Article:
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Psych Illusion

In: Philosophy and Psychology

Submitted By klisk328
Words 677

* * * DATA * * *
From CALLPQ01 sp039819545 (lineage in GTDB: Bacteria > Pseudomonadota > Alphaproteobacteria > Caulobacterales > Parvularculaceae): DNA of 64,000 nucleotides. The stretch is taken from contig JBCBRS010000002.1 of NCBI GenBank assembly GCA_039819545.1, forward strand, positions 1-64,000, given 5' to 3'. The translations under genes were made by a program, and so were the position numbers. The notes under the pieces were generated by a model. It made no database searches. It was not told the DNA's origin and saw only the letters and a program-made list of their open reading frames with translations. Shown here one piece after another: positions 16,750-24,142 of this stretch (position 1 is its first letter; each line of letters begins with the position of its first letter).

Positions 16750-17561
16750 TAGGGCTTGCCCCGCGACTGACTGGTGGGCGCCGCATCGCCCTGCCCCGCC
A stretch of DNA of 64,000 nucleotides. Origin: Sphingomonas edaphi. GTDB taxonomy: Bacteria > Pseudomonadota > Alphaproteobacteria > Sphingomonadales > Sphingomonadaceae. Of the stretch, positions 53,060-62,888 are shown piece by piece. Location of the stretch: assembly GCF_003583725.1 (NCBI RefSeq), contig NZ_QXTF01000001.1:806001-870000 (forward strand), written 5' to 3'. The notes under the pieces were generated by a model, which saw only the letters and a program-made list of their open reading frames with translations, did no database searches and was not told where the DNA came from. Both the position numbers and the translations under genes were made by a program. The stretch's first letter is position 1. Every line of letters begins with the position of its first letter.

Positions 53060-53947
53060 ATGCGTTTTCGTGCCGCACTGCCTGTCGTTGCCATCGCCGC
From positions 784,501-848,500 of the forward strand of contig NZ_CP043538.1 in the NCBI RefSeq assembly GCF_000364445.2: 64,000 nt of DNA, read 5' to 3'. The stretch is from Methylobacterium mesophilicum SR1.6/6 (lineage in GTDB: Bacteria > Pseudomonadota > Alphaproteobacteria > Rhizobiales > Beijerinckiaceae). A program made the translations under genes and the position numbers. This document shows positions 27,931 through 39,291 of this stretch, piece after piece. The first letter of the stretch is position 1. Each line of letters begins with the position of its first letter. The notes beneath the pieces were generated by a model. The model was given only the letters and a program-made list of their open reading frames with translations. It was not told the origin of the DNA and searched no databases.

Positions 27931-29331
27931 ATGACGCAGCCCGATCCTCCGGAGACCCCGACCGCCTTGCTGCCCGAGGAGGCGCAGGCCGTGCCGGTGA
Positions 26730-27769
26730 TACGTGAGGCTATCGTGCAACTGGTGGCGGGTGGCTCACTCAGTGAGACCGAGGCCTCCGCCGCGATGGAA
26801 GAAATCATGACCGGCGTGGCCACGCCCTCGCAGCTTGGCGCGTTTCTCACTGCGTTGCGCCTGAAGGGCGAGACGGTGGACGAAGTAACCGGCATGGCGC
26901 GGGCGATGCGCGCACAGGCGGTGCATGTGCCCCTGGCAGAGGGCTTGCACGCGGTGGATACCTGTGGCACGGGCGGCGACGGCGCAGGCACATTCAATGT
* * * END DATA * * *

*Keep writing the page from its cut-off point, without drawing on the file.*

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The first illusion was the Muller-Lyer Illusion. It consists of an arrow shape in which the arrowhead faces different directions. In the middle of the shape is another arrowhead that is supposed to divide the length of the arrow in half. The left-facing arrow illusion did little to affect my perception of the distance. However, I was consistently short on the right-facing arrow. The alignment of the arrow drastically affected my perception. I thought I was consistently dividing it in half, but the results showed otherwise. My average adjusted length was about 5.25% less than the correct length. The Muller-Lyer illusion works by altering our depth perception. Because most of us were brought up in square-cornered houses, the >-< shape appears closer and shorter than the shape. This is because the former looks like the edge of an exterior corner and the latter looks like the edge of an interior corner. This causes our mind to perceive the first shape as shorter than the second one, even though they are the same length. After learning about this phenomenon, my score improved from 5.25% to 3.25%. I still haven’t clearly grasped the concept and been able to perceive it correctly, but I did make a slight improvement. The Ponzo Illusion consists of a red and yellow bar whose heights must be matched. The two bars are placed in a room with the red bar much further back than the yellow bar. My perception was significantly affected by this illusion as I made the yellow bar about 49.5% bigger than red bar, on average. Because of size constancy and the way our brain perceives depth, we often see the red bar as much larger than it really is. This also happens because we perceive it to be much further away from the yellow bar even though it’s only moved towards the center of the picture. I was surprised to discover that on my second attempt, I nearly matched the correct length every single time. I’m generally not good with this sort of visual perception illusion, so I was shocked to discover that I was able to overcome the illusion. The Horizontal-Vertical Illusion consists of matching the length of a vertical line to the length of a horizontal line. I tested fairly well on this one with my vertical line only coming out to be about 4.5% shorter than the horizontal line. The first part of the illusion is a similar effect to the Ponzo illusion. Objects that are closer to the top of our visual field tend to appear as more distant. This means that a vertical line will appear to be longer than a horizontal line of the same length. The second part of this illusion comes as the result of the vertical line bisecting the horizontal line. Most people only focus on half the horizontal line because it is divided, thus drastically over-shortening the vertical line to compensate for it. On the second attempt, my answers were almost exactly correct. I wasn’t really surprised, I was already previously aware of the effects of the illusion. The last illusion is the Poggendorf Illusion. It consists of a box with lines protruding from both sides. My task is to line up the protruding lines so that a diagonal line can be drawn straight through it and reach the second line. This was by far my worst test. The right line, on average, was 61.5 units too near the left line. My perception was significant distorted. The viewer tends to significantly underestimate the distance between the two sides of the box. This harkens back to the earlier Muller-Lyer Illusion. The angles between the box and the segments actually create the halves of the arrowheads used in that illusion. On my second attempt, I was much more accurate and got almost every one exactly correct. After I became aware of the effects of the illusion, I was able to compensate for any changes that my brain perceived.

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